HR 818, did not, in and of itself, specify the individual acupuncture procedures that would be covered by this bill. Rather, these decisions will be made after the legislation is signed into law by the CMS and OPM. Currently, the AMA CPT (2006) has acupuncture codes, but they only benefit those individuals having current acupuncture riders with private insurance companies.

An increasing dissatisfaction and/or frustration exists with the U.S. health care system. Specifically, American consumers have grown disenchanted with the limitations and invasiveness of Western medicine.

Toward this end, acupuncture is not toxic; it does not rely on new medical technology, "pricy" equipment or pharmaceuticals. It is not an invasive procedure. Acupuncture patients do not require prolonged hospital stays or long recovery periods.

Medicare beneficiaries and federal employees alone comprise 20 percent of our population, or 49 million Americans. With the astronomical costs of health care, seniors, the disabled, federal workers and retirees are not likely to pursue treatments not covered by their insurance. Additionally, I am one of the millions of Americans who know first-hand how effective acupuncture treatment can be for acute and chronic pain. However, I have also had to pay for these treatments out-of-pocket, as my health insurance does not advocate nor promote the practicality of acupuncture.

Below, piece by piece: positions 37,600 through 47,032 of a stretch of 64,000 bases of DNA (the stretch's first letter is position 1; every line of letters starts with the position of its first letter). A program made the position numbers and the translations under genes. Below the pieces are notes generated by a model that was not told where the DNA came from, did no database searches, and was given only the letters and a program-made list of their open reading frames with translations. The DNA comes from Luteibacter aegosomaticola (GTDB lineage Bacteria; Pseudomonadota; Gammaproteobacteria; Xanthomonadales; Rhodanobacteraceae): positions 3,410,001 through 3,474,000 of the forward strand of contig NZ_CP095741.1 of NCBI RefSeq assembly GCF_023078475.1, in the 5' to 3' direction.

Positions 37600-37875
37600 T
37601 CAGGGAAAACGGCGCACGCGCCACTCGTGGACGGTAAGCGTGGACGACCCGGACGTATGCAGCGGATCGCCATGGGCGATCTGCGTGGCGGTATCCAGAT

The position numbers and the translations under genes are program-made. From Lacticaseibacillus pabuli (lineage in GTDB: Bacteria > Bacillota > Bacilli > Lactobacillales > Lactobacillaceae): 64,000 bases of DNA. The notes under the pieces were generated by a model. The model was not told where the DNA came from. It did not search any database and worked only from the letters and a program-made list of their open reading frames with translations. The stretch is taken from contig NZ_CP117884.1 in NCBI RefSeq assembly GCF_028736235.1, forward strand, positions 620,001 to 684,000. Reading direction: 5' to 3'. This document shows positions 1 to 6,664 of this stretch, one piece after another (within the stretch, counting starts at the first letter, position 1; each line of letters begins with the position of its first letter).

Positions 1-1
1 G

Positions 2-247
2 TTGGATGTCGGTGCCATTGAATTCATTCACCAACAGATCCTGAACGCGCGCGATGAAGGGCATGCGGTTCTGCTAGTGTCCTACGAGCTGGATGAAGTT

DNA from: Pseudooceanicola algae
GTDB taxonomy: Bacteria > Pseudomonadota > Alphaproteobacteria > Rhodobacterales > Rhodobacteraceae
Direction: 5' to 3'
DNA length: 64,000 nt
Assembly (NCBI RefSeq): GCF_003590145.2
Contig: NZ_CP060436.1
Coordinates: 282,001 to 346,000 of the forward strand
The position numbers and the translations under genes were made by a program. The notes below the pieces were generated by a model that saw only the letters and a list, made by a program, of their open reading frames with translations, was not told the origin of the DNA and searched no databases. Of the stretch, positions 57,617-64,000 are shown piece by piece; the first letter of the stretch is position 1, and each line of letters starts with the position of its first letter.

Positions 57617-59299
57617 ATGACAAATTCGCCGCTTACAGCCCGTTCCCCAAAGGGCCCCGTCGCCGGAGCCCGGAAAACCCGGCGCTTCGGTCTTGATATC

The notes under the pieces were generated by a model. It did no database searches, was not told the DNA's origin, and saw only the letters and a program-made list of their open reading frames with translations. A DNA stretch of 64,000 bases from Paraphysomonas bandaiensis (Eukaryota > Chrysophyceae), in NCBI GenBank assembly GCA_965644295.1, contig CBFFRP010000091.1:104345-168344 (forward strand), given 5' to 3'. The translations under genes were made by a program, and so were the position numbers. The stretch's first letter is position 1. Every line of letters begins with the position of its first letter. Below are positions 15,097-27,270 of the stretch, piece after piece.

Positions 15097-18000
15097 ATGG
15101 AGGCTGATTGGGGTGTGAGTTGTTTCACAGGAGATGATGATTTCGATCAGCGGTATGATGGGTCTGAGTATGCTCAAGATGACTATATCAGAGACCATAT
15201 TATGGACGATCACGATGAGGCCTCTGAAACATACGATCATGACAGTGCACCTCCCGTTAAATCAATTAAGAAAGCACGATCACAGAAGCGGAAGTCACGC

From the standpoint of consumer interest in the healing arts, I do not think Congressman Hinchey's bill, the Federal Acupuncture Coverage Act, to adopt insurance coverage for acupuncture to be "far-fetched." Rather, it is an "idea that has come of age."

Johnna Williams
Novato, California

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Kegel Exercises May Not Be Best for Reducing Urine Leakage

Dear Editor:

I am writing to comment on Dr. Ronda Wimmer's article, "Exercise-Induced Urine Leakage in Female Athletes." I am a physical therapist specializing in the treatment of incontinence, and share an office with my husband, who is an acupuncturist. It is great to have a multidisciplinary approach to treating incontinence in athletes, and the article was informative.

The one piece of information that is currently incorrect is the advice that Kegel exercises are most beneficial and should be done "while urinating by stopping the stream of urine." This used to be the way women were instructed to exercise; however, it is now not advised, as it can cause bladder or kidney infection. As Dr. Wimmer pointed out, the bladder is actually a muscle, so it is actively contracting to empty. If you then engage the pelvic floor musculature to close the urethra and stop the flow of urine, the urine can flow back up to the bladder or the ureters to the kidneys. This also decreases the neuromuscular coordination of the pelvic floor musculature and the bladder. It would be best to have a specialist advise on exercises for this particular medical issue, as there are many options including and beyond Kegel exercises which are specific for each individual case.

Nancy Charlebois, MSPT
Portland, Maine